Monday, September 17, 2018

Review: The Shadow of What was Lost by James Islington

The Shadow of What Was Lost by James Islington
Orbit, 2017. 
Paperback. 736 pages. 

About The Shadow of What Was Lost:
"As destiny calls, a journey begins. 

It has been twenty years since the god-like Augurs were overthrown and killed. Now, those who once served them - the Gifted - are spared only because they have accepted the rebellion's Four Tenets, vastly limiting their powers. 

As a Gifted, Davian suffers the consequences of a war lost before he was even born. He and others like him are despised. But when Davian discovers he wields the forbidden power of the Augurs, he sets into motion a chain of events that will change everything. 

To the west, a young man whose fate is intertwined with Davian's wakes up in the forest, covered in blood and with no memory of who he is... 

And in the far north, an ancient enemy long thought defeated begins to stir."

The Shadow of What Was Lost had been sitting on my shelf for about before I finally plucked up the courage to read it. I'd been wanting to check it out for quite some time, but it's quite a chunker and it was a bit intimidating to start yet another series (I don't even know how many series I've started over the years), especially with a book of that size. But every time I heard something about it (which wasn't all that often, this one is a bit underrated), it was constantly raves. I finally decided to pick it up and now I'm having those 'why didn't I pick this up sooner?' thoughts. With all that being said, let's dive into the review!

The story starts off in a school setting, but it doesn't stay there for long and instead picks up rather quickly into an entirely unexpected storyline. I was fascinated by this story and how it evolved throughout the book. I'd also like to address the reviews that say this is a "rip-off Wheel of Time series," because although I can understand where they get that, it's clearly not. You can absolutely see inspiration between this book and other popular fantasy books, but Islington makes this entirely his own and incorporates his own unique storyline and world that sets it apart from others. There were so many twists and turns that left me feeling that this was a truly unpredictable novel, something that I really appreciated.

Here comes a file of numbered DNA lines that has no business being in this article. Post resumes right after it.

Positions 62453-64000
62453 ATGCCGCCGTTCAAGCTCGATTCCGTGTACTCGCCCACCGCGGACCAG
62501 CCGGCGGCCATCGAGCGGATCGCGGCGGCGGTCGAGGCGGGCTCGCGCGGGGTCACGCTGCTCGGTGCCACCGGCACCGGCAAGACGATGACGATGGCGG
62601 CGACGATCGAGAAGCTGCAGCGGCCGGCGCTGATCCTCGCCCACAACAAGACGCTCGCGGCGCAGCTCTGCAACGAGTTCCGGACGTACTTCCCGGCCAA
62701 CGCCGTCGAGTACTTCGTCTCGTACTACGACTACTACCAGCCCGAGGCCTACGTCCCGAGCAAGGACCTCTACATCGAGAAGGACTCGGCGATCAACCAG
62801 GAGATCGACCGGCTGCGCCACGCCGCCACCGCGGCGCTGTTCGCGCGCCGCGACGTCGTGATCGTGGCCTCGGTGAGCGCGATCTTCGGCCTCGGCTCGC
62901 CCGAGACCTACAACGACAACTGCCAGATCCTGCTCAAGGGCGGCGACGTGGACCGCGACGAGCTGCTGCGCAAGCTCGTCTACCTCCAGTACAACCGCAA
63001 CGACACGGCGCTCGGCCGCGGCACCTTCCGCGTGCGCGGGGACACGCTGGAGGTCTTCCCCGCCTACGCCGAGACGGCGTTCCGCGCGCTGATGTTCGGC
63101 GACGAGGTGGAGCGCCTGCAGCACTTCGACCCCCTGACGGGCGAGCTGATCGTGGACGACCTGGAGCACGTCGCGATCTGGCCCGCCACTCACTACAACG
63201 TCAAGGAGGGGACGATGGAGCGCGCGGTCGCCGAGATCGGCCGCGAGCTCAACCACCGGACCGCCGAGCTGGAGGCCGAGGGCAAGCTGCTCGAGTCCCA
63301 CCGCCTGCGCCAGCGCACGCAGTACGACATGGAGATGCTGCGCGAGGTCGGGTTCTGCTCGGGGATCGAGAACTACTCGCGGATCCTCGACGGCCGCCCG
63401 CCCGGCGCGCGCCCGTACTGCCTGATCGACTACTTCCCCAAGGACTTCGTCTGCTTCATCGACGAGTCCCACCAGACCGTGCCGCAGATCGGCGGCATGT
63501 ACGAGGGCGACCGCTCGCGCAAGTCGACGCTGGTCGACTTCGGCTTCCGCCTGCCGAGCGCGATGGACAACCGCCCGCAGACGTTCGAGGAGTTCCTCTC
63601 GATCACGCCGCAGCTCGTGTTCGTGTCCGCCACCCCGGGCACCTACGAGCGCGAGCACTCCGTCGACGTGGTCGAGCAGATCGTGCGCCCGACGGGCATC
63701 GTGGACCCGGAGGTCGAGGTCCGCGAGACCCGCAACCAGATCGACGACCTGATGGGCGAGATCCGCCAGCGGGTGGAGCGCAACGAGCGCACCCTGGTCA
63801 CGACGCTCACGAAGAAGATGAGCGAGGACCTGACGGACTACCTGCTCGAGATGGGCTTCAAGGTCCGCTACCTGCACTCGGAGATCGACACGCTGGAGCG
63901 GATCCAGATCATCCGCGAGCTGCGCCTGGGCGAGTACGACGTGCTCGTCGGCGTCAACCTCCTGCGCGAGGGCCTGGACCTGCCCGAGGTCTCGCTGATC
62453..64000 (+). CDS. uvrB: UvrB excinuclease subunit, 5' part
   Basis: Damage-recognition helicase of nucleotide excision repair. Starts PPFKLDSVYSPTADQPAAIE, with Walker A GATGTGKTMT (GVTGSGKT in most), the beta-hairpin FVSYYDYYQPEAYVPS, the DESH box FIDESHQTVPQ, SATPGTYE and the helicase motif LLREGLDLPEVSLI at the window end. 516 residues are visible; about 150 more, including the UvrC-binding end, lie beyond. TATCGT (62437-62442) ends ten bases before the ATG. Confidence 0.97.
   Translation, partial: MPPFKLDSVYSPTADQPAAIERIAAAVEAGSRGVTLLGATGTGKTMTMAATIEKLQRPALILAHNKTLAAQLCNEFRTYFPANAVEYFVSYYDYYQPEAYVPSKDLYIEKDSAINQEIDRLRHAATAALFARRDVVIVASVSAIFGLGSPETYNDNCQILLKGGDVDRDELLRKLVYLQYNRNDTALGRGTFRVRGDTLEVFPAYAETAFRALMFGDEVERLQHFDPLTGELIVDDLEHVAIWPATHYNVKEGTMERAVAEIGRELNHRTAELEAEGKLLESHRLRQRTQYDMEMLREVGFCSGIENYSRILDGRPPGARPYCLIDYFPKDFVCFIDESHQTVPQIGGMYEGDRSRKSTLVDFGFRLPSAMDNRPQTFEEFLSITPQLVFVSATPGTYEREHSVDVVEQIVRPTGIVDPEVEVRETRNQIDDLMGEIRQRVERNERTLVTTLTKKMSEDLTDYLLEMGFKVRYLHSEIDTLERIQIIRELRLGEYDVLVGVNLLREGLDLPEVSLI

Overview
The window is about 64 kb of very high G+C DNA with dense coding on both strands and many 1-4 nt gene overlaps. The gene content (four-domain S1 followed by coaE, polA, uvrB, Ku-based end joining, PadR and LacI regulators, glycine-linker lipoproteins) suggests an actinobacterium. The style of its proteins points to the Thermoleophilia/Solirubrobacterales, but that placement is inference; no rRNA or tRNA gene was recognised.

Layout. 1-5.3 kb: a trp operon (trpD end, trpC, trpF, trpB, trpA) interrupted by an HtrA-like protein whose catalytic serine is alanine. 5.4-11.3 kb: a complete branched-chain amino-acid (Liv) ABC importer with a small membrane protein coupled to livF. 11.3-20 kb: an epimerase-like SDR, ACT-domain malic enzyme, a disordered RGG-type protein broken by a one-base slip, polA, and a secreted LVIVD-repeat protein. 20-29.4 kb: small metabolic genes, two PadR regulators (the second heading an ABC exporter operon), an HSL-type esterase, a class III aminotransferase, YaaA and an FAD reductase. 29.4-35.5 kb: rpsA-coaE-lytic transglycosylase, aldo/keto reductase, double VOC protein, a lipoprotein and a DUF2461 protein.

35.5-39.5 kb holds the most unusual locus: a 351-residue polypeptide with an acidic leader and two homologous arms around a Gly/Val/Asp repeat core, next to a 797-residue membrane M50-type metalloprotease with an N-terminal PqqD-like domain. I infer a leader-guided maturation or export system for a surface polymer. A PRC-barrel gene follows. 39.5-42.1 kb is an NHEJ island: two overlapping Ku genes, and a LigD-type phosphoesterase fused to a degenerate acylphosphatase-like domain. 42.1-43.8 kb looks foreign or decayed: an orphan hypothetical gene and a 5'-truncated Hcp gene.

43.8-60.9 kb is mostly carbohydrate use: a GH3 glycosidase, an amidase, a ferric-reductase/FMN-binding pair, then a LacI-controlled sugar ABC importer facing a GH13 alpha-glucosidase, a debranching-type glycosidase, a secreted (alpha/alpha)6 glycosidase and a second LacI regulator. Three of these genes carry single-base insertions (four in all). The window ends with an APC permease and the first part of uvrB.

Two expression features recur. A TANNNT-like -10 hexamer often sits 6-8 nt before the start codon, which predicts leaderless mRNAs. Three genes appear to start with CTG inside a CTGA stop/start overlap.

The world-building is really strong in this book. It felt expansive, but also manageable and not overly complex. I could follow along fairly easily with places and events that were described, something that certainly cannot be said for all fantasy books. One of my favorite locations in this book was a city called Deilannis that is semi-briefly visited, and it is locations like that that really added to my excitement and overall engagement in this book. In addition, the magic system was particularly interesting and I genuinely enjoyed learning how it worked. People in this world are separated into three main groups: the Gifted, the Augurs, and those with no magic. Augurs are the rarest and are considered to be essentially eradicated after they became unreliable and seen as a danger to the population. As a result of this, the Gifted were also 'bound' to the Four Tenets, which basically means that, at the core, they are unable to use their powers on any non-Gifted people--not even for self-defense--and are closely watched by the Administration. They are also, for the most part, completely hated and feared by all non-Gifted people. I thought that this setup made for an interesting story as it examined the various power constructs among these groups. For instance, the Gifted are technically more physically powerful, but the non-Gifted have them bound and unable to defend themselves, so therefore they are actually weaker. It seems like a basic setup, but it provided for a strong story and I liked seeing the differences between Augurs and the Gifted become more apparent.